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And the Phone Rings

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Seventh Grade Afternoon, Act I:

My fourth hour class is finally settled. Finally. Three phone calls for sick, hurt and suspended students, their books, and their backpacks to be sent to the office. Hormones raging, voices raising, pencils sharpened, restroom needs taken care of, and journals slowly finding their way to desk tops. I am launching into the vocabulary for the day and have just flicked from the first to the second slide of my PowerPoint presentation.

And the phone rings.

"Ramsey's Crazy House," I announce with a hint of frustration.

"Um, yeah. This is Lisa from XYZ Publishing," a young voice chirps.

How in the world did this call get patched through to my classroom?

"A friend of yours recommended you to us. Do you have time to answer a few questions?" she continues. Sure, I think to myself. I'm not doing anything important right now. Meanwhile, twenty-eight puberty-stricken teenagers are staring at me and slowly slipping back into their frenzy of uncontrolled commotion.

"What 'friend,'" I seethe.

Lisa completely ignores my question and charges forth with her sales pitch. "We know you are going to be happy to forge a relationship with us," she crows.

"Look," I reply, "I am standing before a bunch of kids, and I really need to get back to my lesson. Perhaps you can just leave your name, and I can call you when I get a moment." Like I ever will have a moment for you lady...

She ignores me again. "I understand," she says. But she continues nonetheless. "Just tell me your name for our records."

"I thought my 'friend' told you all about me," I growl as two boys get up from their seats to tussle over the last apple left from breakfast. I give them my best menacing teacher look.

"Oh yes," Lisa giggles. "I just wanted to know what name you want us to use as your author name."

"I'm busy."

"Well, I can call back then. What is your number?"

"The number you just called!" I shout, pounding on my desk. Both boys return to their seats, and the apple remains on the counter.

"Okay," Miss Happiness exclaims. "I'll call you back later! Congratulations on embarking upon this exciting new adventure!"

I slam the phone down and announce, "No one answers that phone if it rings again!" And the vocabulary lesson is re-started, the apple is ignored, and adolescence is controlled - at least temporarily.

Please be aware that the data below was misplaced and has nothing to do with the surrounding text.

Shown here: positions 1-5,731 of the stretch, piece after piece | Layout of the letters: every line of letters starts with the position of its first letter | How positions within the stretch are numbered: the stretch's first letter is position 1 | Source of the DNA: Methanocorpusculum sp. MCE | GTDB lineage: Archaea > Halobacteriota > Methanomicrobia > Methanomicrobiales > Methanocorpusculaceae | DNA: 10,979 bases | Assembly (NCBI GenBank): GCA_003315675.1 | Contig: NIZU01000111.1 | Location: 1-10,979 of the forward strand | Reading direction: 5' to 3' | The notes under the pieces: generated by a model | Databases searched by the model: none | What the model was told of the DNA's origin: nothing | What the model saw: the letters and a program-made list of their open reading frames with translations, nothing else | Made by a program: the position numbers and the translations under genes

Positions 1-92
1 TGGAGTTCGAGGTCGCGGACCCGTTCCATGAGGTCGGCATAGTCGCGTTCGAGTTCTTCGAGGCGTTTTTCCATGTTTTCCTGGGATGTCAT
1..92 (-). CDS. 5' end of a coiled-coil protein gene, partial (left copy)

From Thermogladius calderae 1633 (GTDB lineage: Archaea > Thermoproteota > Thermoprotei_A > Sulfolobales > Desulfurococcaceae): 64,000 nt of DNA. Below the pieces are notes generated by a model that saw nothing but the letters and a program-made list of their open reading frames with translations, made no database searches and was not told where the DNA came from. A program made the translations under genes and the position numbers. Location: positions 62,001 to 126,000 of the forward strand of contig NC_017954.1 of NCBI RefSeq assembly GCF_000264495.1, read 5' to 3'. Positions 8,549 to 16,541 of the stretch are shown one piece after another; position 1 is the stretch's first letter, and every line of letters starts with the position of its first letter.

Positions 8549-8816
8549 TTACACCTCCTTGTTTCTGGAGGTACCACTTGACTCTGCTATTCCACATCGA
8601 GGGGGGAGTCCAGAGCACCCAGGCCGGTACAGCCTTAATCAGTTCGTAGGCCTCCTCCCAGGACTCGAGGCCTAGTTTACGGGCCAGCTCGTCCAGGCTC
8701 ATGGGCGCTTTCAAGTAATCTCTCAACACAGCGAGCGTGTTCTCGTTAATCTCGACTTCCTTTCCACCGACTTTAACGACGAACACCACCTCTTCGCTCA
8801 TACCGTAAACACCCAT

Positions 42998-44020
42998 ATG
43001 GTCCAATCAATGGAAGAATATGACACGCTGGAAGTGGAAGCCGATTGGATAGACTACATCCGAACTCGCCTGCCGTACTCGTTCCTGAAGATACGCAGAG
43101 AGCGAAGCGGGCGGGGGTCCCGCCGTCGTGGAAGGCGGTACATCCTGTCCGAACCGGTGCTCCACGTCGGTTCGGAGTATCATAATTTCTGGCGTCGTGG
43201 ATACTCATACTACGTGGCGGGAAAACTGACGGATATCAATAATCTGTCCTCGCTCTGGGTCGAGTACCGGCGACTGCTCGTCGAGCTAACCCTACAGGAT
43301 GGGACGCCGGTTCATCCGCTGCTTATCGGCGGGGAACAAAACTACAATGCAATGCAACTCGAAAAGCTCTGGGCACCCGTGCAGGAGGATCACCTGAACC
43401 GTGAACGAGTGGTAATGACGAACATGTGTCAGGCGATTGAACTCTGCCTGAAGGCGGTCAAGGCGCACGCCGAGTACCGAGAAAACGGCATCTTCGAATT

Seventh Grade Afternoon, Act II:

Last period is definitely not a class that needs interruptions.

And the phone rings.

“Cristian” jumps to answer the phone for me. “Tell them I died,” I say.

“Mr. Ramsey’s class,” he says into the receiver. “Mr. Ramsey died.”

The boy proceeds to stand quietly holding the phone for two minutes. Finally, he holds the phone out to me and says, “She said to put you on the line.”

I take the receiver, sigh, and say hello.

“What is that boy’s name?” the secretary demands angrily.

“Cris,” I reply. “Why?”

“I’m writing him up,” she says.

“Wait...wait,” I insist. “What did he do?”

“He told me to go die. I’m reporting this to admin,” she announces.

“No! Please don’t. He is a crazy kid, but he didn’t say that!! He was just telling you what I told him to say!”


“I’m sorry!” I say with a laugh.” It’s Friday. I’m tired. I told him to just tell whoever the caller was that I died!”

“Hmmm. Okay,” she mutters slightly convinced and probably just as tired. I’m sure I can see her rolling her eyes. “Well, could you send “Theo” to the office?” she continues. “He’s going home.”

She pauses and then adds, “Get some rest, Mr. Ramsey.”

Copyright, Tim Ramsey, 2018.

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Tim Ramsey has been an educator since 1983.  He taught middle school and high school for 15 years and served as a school administrator for 15 years before retiring in 2013.  He returned to the classroom where he now teaches writing to seventh graders by day and reading to college freshmen by night.  Tim is an avid writer and has been featured in six Chicken Soup for the Soul compilations.  In addition he has received several first place honors from the Arizona English Teachers Association for its annual “Teachers as Writers Contest.”

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